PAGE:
It’s springtime at The Vineyard in Alsace, a new season and a new beginning
After being abandoned by her partner when she falls pregnant, Lottie Schell goes home to live on The Vineyard in Alsace, where she has started a new relationship with the estate’s winemaker, Thierry. Now about to give birth, Lottie’s determined to raise her child and to provide for them both on her own without having to depend on anyone else.
Thierry Bernard is still dealing with his grief and guilt following the death of his wife two years earlier, for which he blames himself. When he meets Lottie, the instant attraction he feels towards her gives him hope that he can move on from the tragedy of his past, as long as he can tell Lottie the truth of what happened.
When circumstances force Lottie and Thierry closer together, they both find it hard to compromise – she’s proudly independent and he’s fiercely protective – and they’re both wary about trusting someone new with their heart.
Can Lottie and Thierry take a chance on each other, move on from their pasts and start over?
Why I chose Alsace for the setting of my vineyard series
I was reading an article in the paper recently and found out that France’s favourite village of 2020 based on a TV poll of 700,000 French viewers, is a little village in Alsace called Hunspach. It has just 652 inhabitants, and is described by guide books as ‘peaceful’. Well, it was until that article was published anyway!
I can well understand though that ‘its picturesque black and white, half-timbered houses’ were what most people liked about the place, as well as its location, nestled in the Vosges mountains not far from the German border. These are some of the reasons why I love Alsace too, and why I continue to visit the area after so many years.
I always knew that I would set a book on a French vineyard one day – after working in the wine trade and visiting a fair few French vineyards in my time, as well as my love of France, that was always a given – but when it came down to the location of my fictional vineyard, something about Alsace called to me particularly. And it’s usually the setting that gets me started with my book ideas.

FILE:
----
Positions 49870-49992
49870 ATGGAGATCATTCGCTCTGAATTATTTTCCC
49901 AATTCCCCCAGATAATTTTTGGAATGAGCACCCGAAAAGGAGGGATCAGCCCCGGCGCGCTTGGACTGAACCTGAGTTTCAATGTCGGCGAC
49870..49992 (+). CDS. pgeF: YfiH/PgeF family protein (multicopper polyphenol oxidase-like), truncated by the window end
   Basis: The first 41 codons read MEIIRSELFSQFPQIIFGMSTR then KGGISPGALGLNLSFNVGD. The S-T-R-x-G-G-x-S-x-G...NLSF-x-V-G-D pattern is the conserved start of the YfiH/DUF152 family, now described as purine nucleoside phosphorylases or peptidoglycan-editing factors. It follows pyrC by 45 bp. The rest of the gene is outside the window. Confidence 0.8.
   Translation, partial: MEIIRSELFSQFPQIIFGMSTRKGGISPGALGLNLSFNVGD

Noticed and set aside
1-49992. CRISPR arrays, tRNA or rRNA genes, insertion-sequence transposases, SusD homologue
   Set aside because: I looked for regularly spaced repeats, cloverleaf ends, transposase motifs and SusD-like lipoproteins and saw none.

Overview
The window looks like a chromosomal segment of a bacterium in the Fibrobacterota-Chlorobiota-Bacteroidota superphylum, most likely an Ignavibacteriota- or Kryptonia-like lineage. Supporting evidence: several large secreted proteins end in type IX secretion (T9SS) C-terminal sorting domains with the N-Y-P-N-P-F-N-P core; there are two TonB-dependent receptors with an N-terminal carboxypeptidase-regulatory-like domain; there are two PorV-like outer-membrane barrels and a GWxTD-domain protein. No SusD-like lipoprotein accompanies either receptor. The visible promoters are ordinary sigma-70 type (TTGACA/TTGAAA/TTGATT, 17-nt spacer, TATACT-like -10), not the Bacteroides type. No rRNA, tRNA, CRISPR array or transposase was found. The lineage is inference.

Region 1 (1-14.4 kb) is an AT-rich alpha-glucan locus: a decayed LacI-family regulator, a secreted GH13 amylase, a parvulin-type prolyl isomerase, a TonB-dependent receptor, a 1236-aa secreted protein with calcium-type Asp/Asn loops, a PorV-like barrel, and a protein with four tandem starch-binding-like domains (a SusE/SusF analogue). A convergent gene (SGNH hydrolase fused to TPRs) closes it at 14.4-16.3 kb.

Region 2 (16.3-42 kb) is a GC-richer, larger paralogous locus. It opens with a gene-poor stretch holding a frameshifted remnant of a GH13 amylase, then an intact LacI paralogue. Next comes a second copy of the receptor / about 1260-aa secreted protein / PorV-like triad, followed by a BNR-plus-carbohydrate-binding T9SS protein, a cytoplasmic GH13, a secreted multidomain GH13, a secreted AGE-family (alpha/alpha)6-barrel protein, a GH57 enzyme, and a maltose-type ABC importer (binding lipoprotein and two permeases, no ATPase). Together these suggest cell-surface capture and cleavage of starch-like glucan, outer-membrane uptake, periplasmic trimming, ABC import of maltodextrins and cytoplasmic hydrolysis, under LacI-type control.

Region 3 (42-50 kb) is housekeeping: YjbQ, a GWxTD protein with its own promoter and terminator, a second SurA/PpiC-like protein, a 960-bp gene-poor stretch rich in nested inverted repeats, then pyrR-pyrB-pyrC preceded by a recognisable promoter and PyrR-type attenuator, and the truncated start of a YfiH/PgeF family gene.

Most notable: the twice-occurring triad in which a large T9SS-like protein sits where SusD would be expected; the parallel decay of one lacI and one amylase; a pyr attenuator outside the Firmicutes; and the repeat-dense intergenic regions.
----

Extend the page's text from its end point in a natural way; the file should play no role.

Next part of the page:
I love the history of this area of France, perched so precariously on the border with Germany, it has passed hands a good few times between the different countries, and as a result, both German and French are spoken here and the names of the people reflect that. This is why my main characters in the first two books, Fran and Lottie, have a German surname – Schell. When I spent my year abroad in France during my degree many years ago, I made friends with someone with that surname and that has always stayed with me.
The German background has also influenced the place names – Riquewihr, Eguisheim, Hunawihr, to name a few – and the wine bottles are flûtes, more commonly seen in Germany than in France. The half-timbered houses are also more typical of German chalets rather than the houses you see in other parts of France. All of this adds up to a particular charm about Alsace that is quite different from the rest of the country. The church at Hunawihr features in my first book of the series and is quite a sight, located on a small hill with a fortified cemetery around it.
The cuisine is an interesting mix of the two countries too. I use the word ‘interesting’ advisedly because choucroute garnie is not to everyone’s taste! I love onion tart and tarte flambée though, and there are plenty of other tasty dishes to choose from. Some of these feature in my two books – I haven’t gone so far as to include choucroute yet, but as I’m planning to introduce a café on the vineyard in the next book, it might show up on the menu there!
Finally, there’s the semi-continental climate of Alsace, so good for winemaking but also for balmy temperatures for a large proportion of the year, making it such a lovely place to visit. So I’m very glad to have set this series of books in such a beautiful part of France, and I hope that despite the awards, it remains lesser-known for some time to come.
Thank you, Julie Stock and Rachel’s Random Resources
About the author
Julie Stock writes contemporary feel-good romance from around the world: novels, novellas and short stories. She published her debut novel, From Here to Nashville, in February 2015 and her second novel, The Vineyard in Alsace in March 2017. Over You (Sam’s Story) and Finding You (Jenna’s Story), her follow-up novellas to From Here to Nashville were published in 2018, making the From Here to You series complete. She has also published a boxed set of the From Here to You trilogy of books.
The Bistro by Watersmeet Bridge was published in August 2019, followed by Bittersweet, a collection of 12 Short Stories for Modern Life in September 2019.
Julie is a member of the Romantic Novelists’ Association and The Society of Authors.
Julie is married and lives with her family in Bedfordshire in the UK.
Website – www.julie-stock.co.uk
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